by Richard L. Dieterle
The Hočąk pantheon has a number of stellar and quasi-stellar spirits which we may term "Celestial Spirits," that play important roles in the divine order of the cosmos. Some are individual stars, while others are whole constellations. Some of the planets, which are thought of as stars, play even more important roles. Rounding out the Celestial Spirits is Wojijega who is the embodiment of the spiritual power of comets and shooting stars.
"The stars are supposed to be the issue of the sun & moon, to possess life, and to be composed of unequal parts of the heat and cold of their parents, which accounts for the difference in their appearance. They have an abode near the sun & moon, to which they resort during the day, and they are sent in the night to relieve their mother, the moon."1 Two girls wished upon a bright and a dim star respectively that these stars might become their husbands. They awoke in the sky world. The first, who had selected the bright star, found herself lying next to a man of great age, but the girl who had wished upon a dim star had a young man. When they died, these men were to be their husbands.2 A spirit who lived in the sky used to spend the nights sowing the stars in the firmament out of a bundle in which he stored them. He strictly forbade his mortal wife to touch this bundle, but she could not resist looking inside, and when she opened it, a host of stars escaped. This is why there aren't more stars in the heavens today.3 Despite the sky man's work, once all the stars of the nocturnal vault fell to earth, and had to be reset in the firmament.4 Once a sky man fell from the heavens. He looked like a human being save that his shining face and hands were pure white. He was taken in by the father of the two sisters who found him. There on earth he awaited the right moment. Then, during a great thunder storm, he was struck by lightning and ascended through the bolt into the heavens whence he had come.5
Still other stars, belonging to constellations, were cast into the sky to make eternal important relationships that began on earth. When Polaris was about to catch up to the seven virgins and make a meal of them, he was struck down by Earthmaker. Polaris was made into the Pole Star; the seven maidens became the Big Dipper; and the warriors who were supposed to have guarded the maidens were made into the constellation of the Little Dipper so that they would always be between Polaris and the objects of his appetite.6 Another waiką says that Polaris married a woman that he found when he was with the Thunderbirds. After killing Polaris' wicked step-father, the young man and his wife lived as hummingbirds. Eventually, they memorialized their relationship by becoming the Pole Star and the Little Dipper respectively.7 Some constellations commemorate famous events. Once a tribe of witches molested their human neighbors, who called on Turtle to deliver them. Turtle contested the witches in many forms of competition and won every time, so the witches sued for peace. They had to agree not to bother their neighbors again. To commemorate this victory, the council at which the peace was made was set in the heavens, with Turtle as the central star, and the witches forming the surrounding stars.8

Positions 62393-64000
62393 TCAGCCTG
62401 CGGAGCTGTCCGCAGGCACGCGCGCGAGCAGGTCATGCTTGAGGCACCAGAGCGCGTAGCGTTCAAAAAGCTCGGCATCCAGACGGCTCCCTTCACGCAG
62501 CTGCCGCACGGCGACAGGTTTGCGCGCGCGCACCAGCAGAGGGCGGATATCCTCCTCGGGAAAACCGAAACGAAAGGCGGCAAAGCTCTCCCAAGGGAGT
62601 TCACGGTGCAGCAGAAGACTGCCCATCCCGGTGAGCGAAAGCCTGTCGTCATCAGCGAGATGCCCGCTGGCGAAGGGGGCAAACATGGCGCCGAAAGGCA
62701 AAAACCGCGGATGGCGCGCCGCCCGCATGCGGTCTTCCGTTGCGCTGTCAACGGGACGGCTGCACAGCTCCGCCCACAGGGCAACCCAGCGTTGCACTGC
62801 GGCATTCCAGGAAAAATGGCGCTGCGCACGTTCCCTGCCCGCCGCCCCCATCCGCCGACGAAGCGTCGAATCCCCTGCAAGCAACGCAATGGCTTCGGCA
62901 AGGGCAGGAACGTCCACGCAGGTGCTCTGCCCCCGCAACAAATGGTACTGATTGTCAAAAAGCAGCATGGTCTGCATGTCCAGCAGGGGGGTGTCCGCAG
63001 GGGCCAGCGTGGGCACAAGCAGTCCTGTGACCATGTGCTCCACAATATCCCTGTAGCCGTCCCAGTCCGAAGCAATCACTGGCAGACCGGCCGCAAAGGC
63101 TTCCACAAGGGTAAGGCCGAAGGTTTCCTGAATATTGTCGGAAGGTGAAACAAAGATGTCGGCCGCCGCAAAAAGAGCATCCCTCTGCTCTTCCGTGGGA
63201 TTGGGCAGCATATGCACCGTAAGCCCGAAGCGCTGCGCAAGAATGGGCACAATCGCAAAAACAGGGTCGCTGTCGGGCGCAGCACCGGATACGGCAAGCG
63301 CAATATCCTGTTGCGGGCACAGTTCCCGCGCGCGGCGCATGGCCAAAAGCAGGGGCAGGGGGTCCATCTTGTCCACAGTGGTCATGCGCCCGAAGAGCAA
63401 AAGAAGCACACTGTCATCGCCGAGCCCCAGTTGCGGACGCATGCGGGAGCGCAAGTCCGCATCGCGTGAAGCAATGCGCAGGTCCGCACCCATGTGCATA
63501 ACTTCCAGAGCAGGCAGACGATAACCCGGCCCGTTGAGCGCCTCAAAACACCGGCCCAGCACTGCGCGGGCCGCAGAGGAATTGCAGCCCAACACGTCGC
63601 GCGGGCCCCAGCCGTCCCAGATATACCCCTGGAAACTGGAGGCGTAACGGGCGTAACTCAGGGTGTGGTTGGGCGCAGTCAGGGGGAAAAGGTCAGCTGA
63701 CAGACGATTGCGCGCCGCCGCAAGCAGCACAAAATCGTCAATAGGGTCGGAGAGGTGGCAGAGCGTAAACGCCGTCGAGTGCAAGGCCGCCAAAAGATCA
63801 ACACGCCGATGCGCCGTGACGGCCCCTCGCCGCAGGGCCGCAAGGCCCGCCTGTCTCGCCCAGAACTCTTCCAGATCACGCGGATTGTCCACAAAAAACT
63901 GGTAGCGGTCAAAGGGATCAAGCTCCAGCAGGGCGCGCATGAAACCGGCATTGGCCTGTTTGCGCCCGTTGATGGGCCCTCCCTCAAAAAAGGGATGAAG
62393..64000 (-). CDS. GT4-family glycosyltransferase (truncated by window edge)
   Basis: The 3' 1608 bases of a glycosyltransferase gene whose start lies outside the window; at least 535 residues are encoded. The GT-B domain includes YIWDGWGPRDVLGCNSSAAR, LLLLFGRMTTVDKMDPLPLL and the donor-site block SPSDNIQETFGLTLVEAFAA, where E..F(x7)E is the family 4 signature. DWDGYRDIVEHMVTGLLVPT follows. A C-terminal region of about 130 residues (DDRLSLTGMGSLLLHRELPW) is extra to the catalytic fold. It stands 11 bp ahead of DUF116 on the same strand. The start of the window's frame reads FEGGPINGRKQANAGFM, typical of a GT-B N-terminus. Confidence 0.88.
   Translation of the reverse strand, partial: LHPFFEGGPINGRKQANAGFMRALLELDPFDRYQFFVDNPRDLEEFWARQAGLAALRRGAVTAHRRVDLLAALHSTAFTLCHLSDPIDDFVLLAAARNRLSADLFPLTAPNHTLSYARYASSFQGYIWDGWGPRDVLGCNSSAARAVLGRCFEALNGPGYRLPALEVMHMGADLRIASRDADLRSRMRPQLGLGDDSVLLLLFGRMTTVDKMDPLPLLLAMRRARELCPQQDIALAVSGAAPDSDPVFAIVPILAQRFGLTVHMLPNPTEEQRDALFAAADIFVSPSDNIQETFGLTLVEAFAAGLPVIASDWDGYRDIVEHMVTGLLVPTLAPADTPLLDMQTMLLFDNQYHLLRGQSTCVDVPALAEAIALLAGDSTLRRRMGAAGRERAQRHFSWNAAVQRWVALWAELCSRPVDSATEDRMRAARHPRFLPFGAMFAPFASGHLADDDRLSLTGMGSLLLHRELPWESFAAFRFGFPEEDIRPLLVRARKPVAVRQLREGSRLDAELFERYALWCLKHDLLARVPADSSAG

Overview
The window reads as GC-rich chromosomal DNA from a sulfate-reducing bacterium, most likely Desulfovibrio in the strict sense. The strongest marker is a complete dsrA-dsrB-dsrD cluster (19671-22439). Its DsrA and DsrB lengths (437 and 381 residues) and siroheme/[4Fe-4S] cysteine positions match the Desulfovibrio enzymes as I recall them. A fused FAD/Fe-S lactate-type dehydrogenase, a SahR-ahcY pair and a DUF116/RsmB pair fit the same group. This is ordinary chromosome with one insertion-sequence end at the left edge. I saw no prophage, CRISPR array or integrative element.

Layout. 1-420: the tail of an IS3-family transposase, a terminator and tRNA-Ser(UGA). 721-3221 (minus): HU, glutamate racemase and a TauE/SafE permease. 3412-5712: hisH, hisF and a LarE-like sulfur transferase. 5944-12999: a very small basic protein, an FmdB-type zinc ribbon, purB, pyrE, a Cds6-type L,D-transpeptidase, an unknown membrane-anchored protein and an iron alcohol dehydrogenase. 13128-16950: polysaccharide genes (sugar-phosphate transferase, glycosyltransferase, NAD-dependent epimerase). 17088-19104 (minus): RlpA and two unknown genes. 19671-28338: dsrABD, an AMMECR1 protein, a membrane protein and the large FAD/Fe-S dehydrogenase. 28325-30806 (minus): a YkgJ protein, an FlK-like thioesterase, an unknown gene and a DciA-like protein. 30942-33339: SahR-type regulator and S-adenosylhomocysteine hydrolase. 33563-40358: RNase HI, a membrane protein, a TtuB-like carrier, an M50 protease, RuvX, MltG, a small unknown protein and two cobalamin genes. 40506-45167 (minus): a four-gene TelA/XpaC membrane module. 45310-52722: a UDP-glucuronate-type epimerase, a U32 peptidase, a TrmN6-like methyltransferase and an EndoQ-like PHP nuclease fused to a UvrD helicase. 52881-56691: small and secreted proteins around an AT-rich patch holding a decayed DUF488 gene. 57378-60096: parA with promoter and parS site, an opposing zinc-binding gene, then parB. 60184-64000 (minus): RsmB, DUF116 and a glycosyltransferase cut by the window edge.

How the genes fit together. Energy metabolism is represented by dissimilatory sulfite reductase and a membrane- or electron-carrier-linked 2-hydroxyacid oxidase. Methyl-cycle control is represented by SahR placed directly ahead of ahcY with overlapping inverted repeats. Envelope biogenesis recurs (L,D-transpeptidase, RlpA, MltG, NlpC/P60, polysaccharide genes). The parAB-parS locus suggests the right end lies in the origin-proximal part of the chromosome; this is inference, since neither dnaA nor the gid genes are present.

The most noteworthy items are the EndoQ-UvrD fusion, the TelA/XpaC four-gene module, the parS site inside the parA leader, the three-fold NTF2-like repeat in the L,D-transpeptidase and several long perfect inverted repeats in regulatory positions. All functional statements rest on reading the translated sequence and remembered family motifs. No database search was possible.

The Hočągara, like the ancients, classified planets as stars. These stars were often deities bound up with other natural phenomena. They often had kinship ties to various kinds of Animal Spirits. "The two little spirits of the sun," the Twins, are stellar brothers of the Chief of the Horses, Big Eater. Five of the other brothers were wolves.9 It is said that of the ten offspring of the sun and moon, the tenth is the star near the sun that can be seen in daylight (Evening Star?), and the ninth is the star closest to the moon (the Morning Star?). One of the brothers was a Thunderbird, four were Nightspirits, and others were wolves.10 We are told elsewhere that the ninth offspring of the Sun was Red Star, the tenth was Morning Star. The remaining eight brothers were each a different kind of animal.11 Another source tells us that Red Star is none other than Bluehorn, the famous headless uncle of the Twins.12 In the soteriological myth of Bladder and his brothers, the youngest brother is Morning Star, said to be the founder of the Thunderbird Clan; the seventh brother is the founder of the Wolf Clan.13 He who has Human Heads for Earbobs (Įčorúšika) or Redhorn, is probably the central star of the belt of Orion (Alnilam [ε Orionis]).14 Redhorn is also Hérokaga, a diminutive spirit of the hunt that expresses the spiritual powers of the arrow. He is more closely associated with Thunderbirds and is opposed to Waterspirits. Two of his brothers were stars, the rest were foxes.